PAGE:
Multi-Factor Authentication, explained simply
You don't know what Multi-Factor Authentication, or MFA for short, means? No problem, I felt the same way a year ago. Most articles on the subject are very complicated and technical, but I wanted a simpler introduction at that time. If you feel the same way, this blog is perfect for you: my accumulated knowledge on the subject, explained in a simple way.
What is authentication?
Authentication is the name for the process of confirming identity. It sounds more difficult than it actually is.
In everyday life, you identify yourself all the time without realizing it:
- with an ID card or driver's license
- with your credit card and PIN at an ATM or when making a payment
- with the password at Netflix or Amazon
The password is the most used method to "identify" oneself online. But precisely because it has been used for so long, people with criminal energy have developed many methods to circumvent or crack this hurdle. That's exactly where MFA comes into play.
It is designed to provide additional security to your accounts, it virtually relieves your password. As the name Multi-Factor suggests, it includes several factors.
How the factors work
In Multi-Factor Authentication, the system verifies your identity or access authorization using not just one factor, but multiple factors. The 3 most commonly used are:
- Factor of knowledge: something you know, for example, a password or PIN.
- Possession factor, something you own, for example your smartphone or other security token (something like a key).
- Factor of inherence, Something that you are: Your fingerprint, facial features, etc.
You have already used multi-factor authentication, namely at the ATM. As already mentioned above, you not only need to know your PIN for this, but also have the credit card.
Other factors include, for example, the factor of the location, here you can only log in with your account at a certain location. However, the most common method for general use is 2-Factor Authentication, or 2FA for short, and mostly uses the above mentioned 3 factors.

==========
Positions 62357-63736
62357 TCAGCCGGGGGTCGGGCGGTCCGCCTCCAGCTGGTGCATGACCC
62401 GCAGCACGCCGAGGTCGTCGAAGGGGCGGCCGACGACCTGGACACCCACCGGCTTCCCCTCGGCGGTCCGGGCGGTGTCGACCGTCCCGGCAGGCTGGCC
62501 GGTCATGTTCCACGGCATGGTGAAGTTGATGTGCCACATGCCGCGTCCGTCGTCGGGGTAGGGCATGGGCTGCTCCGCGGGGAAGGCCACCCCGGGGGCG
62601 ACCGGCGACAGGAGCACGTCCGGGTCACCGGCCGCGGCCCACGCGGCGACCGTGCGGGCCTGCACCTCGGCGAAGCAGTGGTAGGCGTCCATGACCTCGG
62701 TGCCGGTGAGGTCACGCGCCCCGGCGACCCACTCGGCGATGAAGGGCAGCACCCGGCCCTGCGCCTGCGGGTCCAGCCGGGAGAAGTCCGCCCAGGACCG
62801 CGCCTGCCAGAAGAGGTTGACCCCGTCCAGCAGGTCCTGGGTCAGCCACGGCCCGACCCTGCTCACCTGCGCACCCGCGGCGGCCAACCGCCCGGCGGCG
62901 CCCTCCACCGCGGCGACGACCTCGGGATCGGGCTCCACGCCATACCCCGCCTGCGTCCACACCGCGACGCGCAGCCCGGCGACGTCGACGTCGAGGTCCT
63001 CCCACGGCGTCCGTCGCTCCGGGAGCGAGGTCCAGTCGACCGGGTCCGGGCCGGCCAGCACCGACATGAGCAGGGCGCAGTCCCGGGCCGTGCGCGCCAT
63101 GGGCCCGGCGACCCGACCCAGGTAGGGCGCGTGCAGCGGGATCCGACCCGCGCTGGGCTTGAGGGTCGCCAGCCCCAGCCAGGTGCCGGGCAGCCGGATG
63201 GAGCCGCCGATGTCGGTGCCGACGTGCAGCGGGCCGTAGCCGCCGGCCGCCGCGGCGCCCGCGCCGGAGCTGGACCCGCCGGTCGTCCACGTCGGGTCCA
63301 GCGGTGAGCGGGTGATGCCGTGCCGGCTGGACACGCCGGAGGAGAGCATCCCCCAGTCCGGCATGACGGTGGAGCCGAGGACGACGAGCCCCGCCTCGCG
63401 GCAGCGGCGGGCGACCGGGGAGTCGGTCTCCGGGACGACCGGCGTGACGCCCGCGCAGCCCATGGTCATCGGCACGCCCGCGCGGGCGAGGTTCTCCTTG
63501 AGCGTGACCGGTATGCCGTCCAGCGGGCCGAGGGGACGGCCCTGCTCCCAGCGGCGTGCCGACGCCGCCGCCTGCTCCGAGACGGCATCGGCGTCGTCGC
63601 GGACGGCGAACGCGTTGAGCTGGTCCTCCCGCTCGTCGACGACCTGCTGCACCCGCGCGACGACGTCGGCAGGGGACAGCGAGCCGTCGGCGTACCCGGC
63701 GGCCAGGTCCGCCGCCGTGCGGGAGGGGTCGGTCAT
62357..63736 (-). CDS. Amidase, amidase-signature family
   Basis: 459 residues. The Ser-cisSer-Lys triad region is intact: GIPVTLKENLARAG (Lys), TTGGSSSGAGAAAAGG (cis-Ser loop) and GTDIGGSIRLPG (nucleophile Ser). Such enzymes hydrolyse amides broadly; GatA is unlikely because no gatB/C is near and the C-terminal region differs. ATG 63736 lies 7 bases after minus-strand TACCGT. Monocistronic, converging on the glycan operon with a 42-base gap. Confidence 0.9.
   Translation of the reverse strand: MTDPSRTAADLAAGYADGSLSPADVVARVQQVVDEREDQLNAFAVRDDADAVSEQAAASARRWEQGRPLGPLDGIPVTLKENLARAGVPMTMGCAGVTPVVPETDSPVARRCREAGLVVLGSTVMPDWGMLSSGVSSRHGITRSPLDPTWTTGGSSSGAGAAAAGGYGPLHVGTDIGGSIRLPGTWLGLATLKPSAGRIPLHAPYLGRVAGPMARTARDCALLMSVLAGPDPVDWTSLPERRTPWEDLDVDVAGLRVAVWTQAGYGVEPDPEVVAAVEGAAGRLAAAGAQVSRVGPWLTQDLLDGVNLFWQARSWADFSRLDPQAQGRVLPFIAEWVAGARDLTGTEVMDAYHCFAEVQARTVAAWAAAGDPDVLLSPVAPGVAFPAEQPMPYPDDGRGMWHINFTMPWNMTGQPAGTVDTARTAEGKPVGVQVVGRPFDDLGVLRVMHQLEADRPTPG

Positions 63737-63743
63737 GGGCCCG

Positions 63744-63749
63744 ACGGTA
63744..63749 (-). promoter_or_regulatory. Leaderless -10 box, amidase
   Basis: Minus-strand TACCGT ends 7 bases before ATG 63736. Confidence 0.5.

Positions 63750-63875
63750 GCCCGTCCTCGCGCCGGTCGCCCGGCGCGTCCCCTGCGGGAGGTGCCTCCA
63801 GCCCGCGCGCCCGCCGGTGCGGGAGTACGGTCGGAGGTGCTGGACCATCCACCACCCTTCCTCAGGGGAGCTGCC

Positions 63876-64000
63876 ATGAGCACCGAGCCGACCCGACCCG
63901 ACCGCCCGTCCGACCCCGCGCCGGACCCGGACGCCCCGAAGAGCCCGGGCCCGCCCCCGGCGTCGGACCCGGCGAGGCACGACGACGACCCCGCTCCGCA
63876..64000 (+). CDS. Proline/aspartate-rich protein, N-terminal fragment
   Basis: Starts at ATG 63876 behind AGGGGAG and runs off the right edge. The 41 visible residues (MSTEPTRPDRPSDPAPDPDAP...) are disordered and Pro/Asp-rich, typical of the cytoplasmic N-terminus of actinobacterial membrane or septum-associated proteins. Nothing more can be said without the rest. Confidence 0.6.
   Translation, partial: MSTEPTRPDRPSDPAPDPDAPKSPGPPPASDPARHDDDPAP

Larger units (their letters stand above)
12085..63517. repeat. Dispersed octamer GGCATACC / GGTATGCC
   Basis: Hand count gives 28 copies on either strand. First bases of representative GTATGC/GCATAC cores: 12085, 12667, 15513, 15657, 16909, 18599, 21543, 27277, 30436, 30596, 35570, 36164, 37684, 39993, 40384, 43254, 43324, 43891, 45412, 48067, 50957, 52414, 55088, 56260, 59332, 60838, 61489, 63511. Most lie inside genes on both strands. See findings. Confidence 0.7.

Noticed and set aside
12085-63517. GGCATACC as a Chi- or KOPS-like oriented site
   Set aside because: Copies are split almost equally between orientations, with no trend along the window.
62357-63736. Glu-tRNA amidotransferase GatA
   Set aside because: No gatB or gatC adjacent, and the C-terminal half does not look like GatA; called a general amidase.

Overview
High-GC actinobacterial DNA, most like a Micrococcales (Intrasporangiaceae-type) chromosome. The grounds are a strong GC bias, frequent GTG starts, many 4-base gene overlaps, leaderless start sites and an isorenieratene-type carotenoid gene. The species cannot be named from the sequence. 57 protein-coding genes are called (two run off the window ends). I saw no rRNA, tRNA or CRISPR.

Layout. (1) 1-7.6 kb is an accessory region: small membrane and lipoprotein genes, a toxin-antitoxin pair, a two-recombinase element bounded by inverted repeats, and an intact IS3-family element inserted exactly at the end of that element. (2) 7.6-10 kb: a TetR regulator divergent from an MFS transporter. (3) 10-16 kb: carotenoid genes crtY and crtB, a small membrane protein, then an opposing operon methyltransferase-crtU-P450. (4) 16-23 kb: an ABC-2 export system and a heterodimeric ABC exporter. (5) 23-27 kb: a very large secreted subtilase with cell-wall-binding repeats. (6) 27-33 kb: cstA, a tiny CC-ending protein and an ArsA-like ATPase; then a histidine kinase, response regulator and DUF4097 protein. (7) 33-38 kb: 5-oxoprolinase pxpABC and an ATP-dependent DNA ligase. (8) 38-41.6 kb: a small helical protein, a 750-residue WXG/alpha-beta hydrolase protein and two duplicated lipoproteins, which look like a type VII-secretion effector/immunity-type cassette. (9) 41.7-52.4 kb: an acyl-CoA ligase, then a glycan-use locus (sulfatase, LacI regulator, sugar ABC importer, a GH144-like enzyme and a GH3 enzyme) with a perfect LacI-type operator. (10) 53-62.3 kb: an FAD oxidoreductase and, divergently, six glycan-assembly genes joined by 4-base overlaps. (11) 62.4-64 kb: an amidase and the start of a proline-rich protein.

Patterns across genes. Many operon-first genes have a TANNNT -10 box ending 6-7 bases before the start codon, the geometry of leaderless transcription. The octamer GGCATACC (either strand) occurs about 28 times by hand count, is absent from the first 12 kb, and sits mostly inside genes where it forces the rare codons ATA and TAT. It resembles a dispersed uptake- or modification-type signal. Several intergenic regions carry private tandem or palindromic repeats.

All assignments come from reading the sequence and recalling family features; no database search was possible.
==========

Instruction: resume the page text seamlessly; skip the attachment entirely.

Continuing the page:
2-Factor Authentication in detail
If you want to better protect your most important accounts right now, enable 2-Factor Authentication. In our last blog post we explained the setup for Paypal in more detail.
The principle behind it is quite simple: in addition to the password, a 6-digit PIN (abbreviated TOTP) that can be used for a limited time is sent to your smartphone or generated in an authentication app. You have to enter this PIN in addition to your password.
Two passwords, isn't that the knowledge factor twice then? No, because the important factor is the ownership of the smartphone. Without it, you have no access to the additional and time-limited PIN. The only disadvantage is the significantly more cumbersome login, especially for many accounts with active 2FA.
Your security without any disadvantage
In today's digital age, there is a suitable software for every problem. Our solution, heylogin even goes one step further than the competition and does without a password for the user.
Instead, we rely on the smartphone as the authentication method. This makes us 2-factor secure by design: first a swipe to confirm ownership, then unlocking the smartphone via PIN or biometrics as a second factor. This way, all data is secure, even without a master password. And after that, you can log in to any website with just one click for the rest of the day.
- Never type passwords again, just log in with one click
- Authenticator app is replaced, 2FA PIN is automatically filled in when logging in
- Team features make work easier thanks to easy sharing of logins and access rights
Now you know
You see, MFA is not as complicated as you think. The basics are simple and the necessary steps usually chosen so that every user can apply them. Whether you want to explain the topic to someone or dive deeper into the matter, with this basic course you should be well prepared.